To say Slammiversary 2020 came a weird time for Impact Wrestling implies that there’s ever been a normal time for Impact Wrestling or that any wrestling company on earth isn’t having a weird time right now. But Slammiversary 2020 came at a weird time for Impact Wrestling.
At its previous pay-per-view in January, titled Hard To Kill, Impact leaned into its reputation as the cockroach of North American professional wrestling. Simultaneously, it tried to make itself stand out in a more positive, progressive way by crowning Tessa Blanchard the first female Impact World Champion in the culmination of a months-long angle notable as the first serious televised intergender feud of the Women’s Revolution era. But when Impact and Blanchard leaned too hard into the empowerment side of her achievements, it drew out swaths of her peers with allegations of bullying and racism. Despite the scandal, Blanchard’s title win went forward, now both an example of Impact’s longstanding willingness to give women more opportunities than other promotions and a moment that upholds the company’s reputation as The Most Canceled.
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Seven months later, ahead of Slammiversary, the behavior of Impact performers once again cast a shadow over its promotion. Dave Crist, Joey Ryan, and Michael Elgin were let go following allegations (numerous for each man) of sexual harassment and assault, all of which were to some extent open industry secrets or, in Elgin’s case, just open knowledge at the time they were hired. Along with the recent departures of Blanchard and Brian Cage, that made for a significant amount of Impact talent turnover in the first half of 2020, though in this case, the departures were clearly for the best.
Despite the real-world chaos, Impact still had a hook for Slammiversary: the arrival of new blood from WWE. That Impact would be bringing in some of the talent the industry giant had laid off in March was promoted before #SpeakingOut, with Heath Slater’s arrival teased and Deonna Purrazzo’s taking place ahead of the PPV. But after #SpeakingOut, Impact was much more clearly in need of a transfusion.
The promise of Purrazzo in a Knockouts title match at Slammiversary and the announcement by The Good Brothers that they’d signed with Impact at midnight on the day of the show sent out a dispatch not just to regular Impact viewers, but to wrestling fans in general. It attempted to entice them with some good-looking matches and the perpetual non-WWE American wrestling promotion promise of justice for the underutilized. It was a legitimately well-thought-out and paced rollout for the pay-per-view, as long as nothing went wrong.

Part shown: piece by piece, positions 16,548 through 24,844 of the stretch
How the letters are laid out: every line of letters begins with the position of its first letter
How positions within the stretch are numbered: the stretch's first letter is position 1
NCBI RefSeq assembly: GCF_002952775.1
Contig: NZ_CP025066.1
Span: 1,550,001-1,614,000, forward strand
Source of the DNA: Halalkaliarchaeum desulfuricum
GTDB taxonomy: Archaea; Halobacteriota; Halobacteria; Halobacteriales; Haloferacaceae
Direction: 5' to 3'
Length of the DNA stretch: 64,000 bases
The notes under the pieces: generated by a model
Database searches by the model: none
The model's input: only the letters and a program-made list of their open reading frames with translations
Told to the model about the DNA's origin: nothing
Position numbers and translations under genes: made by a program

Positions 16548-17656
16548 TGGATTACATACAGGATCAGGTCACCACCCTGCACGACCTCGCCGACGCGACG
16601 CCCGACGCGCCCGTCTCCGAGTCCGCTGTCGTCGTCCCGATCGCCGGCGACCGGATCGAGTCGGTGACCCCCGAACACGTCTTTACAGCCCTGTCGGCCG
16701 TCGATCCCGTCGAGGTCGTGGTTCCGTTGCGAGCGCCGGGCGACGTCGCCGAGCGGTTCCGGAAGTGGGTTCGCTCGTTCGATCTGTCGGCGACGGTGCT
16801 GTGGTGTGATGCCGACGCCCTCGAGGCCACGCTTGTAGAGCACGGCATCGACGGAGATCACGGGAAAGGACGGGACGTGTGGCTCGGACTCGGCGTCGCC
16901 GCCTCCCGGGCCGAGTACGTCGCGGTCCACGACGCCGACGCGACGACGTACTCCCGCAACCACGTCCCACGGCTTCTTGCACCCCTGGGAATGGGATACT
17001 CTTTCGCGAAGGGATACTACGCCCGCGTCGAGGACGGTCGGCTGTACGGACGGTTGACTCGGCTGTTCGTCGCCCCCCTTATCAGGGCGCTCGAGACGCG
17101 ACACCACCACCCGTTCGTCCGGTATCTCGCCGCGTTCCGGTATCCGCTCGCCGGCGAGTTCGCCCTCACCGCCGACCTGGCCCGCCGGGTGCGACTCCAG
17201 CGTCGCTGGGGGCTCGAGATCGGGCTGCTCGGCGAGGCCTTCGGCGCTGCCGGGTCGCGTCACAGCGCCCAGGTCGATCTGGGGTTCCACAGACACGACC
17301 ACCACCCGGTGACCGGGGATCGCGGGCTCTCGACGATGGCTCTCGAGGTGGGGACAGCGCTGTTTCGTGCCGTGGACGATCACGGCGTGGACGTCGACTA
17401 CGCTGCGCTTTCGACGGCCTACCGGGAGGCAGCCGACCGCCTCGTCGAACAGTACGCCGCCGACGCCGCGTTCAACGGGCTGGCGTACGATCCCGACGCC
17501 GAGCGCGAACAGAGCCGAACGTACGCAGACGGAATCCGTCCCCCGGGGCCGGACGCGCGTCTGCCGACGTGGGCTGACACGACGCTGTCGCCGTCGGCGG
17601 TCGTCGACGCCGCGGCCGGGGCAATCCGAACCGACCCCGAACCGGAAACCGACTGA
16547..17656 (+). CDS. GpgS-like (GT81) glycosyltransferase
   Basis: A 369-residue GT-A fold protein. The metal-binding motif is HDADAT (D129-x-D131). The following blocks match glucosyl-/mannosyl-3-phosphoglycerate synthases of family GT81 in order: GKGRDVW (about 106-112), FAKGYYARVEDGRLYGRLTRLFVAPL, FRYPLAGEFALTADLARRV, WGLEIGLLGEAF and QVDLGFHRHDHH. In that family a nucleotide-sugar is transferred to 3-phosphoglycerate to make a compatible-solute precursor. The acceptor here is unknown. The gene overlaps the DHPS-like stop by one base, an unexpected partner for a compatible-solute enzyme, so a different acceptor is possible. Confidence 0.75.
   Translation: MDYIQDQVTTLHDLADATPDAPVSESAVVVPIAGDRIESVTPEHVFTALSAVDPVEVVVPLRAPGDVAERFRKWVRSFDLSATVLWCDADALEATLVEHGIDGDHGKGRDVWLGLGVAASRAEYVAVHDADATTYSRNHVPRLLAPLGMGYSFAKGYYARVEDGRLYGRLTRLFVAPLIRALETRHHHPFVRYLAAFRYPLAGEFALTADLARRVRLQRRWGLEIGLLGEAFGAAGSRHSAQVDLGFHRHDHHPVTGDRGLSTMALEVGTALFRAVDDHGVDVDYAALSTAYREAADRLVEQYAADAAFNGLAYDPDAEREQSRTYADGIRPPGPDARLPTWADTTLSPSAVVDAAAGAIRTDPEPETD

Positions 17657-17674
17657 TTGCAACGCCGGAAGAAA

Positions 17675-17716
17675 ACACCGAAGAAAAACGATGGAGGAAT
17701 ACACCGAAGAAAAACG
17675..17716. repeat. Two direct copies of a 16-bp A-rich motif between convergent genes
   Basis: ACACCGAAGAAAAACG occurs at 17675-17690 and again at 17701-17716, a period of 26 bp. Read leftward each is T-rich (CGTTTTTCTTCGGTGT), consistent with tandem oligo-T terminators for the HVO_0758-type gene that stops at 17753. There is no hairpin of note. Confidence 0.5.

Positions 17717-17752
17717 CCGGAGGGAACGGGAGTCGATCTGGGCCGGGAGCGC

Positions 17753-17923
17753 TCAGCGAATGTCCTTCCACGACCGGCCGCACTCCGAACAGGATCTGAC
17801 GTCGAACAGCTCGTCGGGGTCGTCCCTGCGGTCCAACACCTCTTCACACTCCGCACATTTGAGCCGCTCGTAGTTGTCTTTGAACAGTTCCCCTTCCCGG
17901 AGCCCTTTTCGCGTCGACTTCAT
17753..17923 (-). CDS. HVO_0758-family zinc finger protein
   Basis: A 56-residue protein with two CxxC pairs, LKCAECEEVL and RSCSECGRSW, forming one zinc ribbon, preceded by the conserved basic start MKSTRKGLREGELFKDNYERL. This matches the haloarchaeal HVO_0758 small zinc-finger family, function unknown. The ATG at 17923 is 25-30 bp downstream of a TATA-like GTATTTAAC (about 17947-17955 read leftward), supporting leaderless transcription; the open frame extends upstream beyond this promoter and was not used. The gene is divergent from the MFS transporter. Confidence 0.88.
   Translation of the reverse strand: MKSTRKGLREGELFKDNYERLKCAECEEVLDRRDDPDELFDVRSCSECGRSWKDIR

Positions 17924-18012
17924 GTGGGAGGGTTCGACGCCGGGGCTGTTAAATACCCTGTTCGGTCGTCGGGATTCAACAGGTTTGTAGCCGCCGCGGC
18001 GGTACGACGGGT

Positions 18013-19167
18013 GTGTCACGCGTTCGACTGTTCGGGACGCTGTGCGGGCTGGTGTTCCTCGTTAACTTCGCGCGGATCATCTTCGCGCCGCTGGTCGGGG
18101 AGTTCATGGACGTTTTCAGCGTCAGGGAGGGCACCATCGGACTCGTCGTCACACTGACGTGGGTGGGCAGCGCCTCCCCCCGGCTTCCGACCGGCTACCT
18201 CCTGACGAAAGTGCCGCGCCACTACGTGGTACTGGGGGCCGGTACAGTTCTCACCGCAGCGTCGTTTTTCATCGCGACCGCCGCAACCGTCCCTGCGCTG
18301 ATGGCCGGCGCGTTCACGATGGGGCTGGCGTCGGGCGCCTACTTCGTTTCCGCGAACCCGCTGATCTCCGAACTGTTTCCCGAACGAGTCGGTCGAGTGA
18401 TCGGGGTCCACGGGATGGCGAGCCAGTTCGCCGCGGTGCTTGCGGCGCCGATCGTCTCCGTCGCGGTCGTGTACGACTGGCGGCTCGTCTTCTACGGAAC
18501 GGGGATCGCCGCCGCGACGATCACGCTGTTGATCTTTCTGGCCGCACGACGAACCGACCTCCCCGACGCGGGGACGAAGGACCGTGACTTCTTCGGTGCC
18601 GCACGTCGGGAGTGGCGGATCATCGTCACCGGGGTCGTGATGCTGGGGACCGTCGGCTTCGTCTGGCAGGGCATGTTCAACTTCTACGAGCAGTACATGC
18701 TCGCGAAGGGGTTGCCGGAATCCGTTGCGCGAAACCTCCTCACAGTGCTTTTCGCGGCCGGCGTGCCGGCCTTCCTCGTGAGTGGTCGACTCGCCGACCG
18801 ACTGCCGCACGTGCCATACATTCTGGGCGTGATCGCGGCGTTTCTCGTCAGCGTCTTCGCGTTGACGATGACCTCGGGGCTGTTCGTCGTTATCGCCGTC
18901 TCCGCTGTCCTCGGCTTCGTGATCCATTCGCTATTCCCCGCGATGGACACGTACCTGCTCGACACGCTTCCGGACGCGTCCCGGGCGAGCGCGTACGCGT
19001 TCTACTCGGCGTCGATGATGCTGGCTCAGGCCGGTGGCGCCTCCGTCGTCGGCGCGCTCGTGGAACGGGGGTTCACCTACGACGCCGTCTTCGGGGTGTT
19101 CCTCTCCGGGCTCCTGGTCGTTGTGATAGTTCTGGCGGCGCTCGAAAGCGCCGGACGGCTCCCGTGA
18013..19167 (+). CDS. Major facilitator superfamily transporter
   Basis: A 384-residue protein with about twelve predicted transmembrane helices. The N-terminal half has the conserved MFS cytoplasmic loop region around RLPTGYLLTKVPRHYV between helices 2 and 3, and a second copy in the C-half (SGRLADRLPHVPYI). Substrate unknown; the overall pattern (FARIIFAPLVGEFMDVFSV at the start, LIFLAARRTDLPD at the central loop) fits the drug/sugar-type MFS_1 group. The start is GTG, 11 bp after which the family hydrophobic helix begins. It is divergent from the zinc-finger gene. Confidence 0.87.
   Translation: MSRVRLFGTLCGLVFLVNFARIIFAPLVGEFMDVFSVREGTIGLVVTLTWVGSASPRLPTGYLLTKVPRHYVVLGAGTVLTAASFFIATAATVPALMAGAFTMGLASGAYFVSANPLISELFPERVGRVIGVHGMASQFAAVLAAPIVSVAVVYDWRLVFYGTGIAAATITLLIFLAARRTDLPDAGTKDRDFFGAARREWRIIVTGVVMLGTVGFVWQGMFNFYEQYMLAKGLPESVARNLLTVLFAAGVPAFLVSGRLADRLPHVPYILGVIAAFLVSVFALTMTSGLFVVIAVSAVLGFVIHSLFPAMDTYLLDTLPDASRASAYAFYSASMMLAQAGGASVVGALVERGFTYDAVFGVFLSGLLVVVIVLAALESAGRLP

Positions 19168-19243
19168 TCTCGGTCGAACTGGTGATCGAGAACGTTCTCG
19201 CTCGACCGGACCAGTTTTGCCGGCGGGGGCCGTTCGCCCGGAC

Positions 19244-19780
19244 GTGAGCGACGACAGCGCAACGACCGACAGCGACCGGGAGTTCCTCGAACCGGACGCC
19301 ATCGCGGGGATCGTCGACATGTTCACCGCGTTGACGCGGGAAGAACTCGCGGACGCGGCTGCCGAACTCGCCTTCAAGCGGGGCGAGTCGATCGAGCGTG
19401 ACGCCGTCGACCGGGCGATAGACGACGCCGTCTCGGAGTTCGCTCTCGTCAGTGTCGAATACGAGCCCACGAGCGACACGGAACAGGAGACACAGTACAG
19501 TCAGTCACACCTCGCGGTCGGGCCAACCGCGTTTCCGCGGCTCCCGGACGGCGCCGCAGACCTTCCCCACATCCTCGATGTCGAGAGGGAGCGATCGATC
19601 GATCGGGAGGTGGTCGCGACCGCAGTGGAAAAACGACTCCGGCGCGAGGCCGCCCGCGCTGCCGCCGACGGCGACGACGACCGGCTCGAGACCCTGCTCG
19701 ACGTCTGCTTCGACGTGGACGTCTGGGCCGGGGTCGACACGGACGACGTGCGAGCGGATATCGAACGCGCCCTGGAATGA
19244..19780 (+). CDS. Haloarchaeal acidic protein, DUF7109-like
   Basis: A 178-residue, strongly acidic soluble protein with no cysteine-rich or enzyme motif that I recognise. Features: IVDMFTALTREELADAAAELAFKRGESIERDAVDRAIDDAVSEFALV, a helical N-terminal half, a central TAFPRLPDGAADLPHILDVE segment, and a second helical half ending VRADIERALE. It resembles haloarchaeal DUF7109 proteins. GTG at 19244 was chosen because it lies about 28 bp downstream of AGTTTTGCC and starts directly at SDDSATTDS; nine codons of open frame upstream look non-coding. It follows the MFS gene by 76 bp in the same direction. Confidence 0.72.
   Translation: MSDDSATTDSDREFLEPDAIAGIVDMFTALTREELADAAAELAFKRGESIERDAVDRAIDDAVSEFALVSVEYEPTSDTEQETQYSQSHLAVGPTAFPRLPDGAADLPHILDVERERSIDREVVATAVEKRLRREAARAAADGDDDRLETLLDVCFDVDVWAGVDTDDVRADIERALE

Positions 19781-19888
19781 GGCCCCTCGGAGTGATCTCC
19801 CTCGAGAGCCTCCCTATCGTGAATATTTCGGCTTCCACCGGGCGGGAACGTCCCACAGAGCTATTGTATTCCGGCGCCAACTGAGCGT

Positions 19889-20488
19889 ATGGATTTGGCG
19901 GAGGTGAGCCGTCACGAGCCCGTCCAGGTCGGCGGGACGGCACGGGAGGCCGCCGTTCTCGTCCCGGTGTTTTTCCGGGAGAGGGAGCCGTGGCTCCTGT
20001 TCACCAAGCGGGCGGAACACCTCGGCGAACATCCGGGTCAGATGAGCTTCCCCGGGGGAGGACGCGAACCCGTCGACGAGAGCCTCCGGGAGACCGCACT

However, just like ahead of Hard To Kill, real-life got in the way of Impact’s plans, and specifically the real-life actions of Impact talent. The wrestling internet wasn’t just full of discussion about Gallows and Anderson’s signing the night before Slammiversary; it was full of people dunking on Moose for posting a video of himself training, along with WWE’s Ricochet and Kacey Catanzaro, at Team Vision Dojo, the Florida wrestling school that’s been widely known, at least to the same wrestling internet denizens who would potentially be interested in Moose’s video, to be run by convicted sex offender Chasyn Rance.
As with any time Moose makes himself the protagonist of wrestling Twitter, this was also a reminder that Impact’s status as the home of wrestling’s most openly sketchy didn’t end with the #SpeakingOut firings. The company continues to employ at least three men with domestic violence incidents or allegations in their past: Moose with the 2009 battery incident that led to his suspension from the NFL, Rich Swann with the case that was eventually thrown out but did lead to WWE firing him, and Callihan with less widely known accusations from his ex-wife. As with the presence of the now-fired sexual predators, alleged domestic abusers and people who associate with sex offenders are far from unique to Impact among wrestling promotions, but Impact, with its recent history of departure after departure and scandal after scandal seems to do a uniquely poor job of making it hard to notice anything else about the company.
While Impact does have talented wrestlers, much of the buzz generated by their actual shows tends to come from moments like “They hit a kid with a car in TNA” and “They just killed off someone in TNA again” and “Did they just kill someone off by cannibalism in TNA?” The LOL TNA reputation has often distracted from the sincere importance of the innovative work done in Impact, especially in the X Division and the Knockouts Division, but I’m not going to criticize wrestling fans for being distracted. No one’s a bad fan for deciding to check out the occasional lauded match in Impact, but being put off by other elements of the promotion. If Impact makes such bad TV they repel people who might otherwise tune in for their in-ring offerings, that’s on them.
At Slammiversary, Impact continues this trend of quality wrestling mixed with a version of the entertainment aspect of the art form that can easily turn people off, especially now that Impact isn’t the only English-language alternative to WWE. Those who looked past the Impact’s recent scummy real-life developments and decided to check out Slammiversary saw the full range of the promotion’s quality in the first two matches.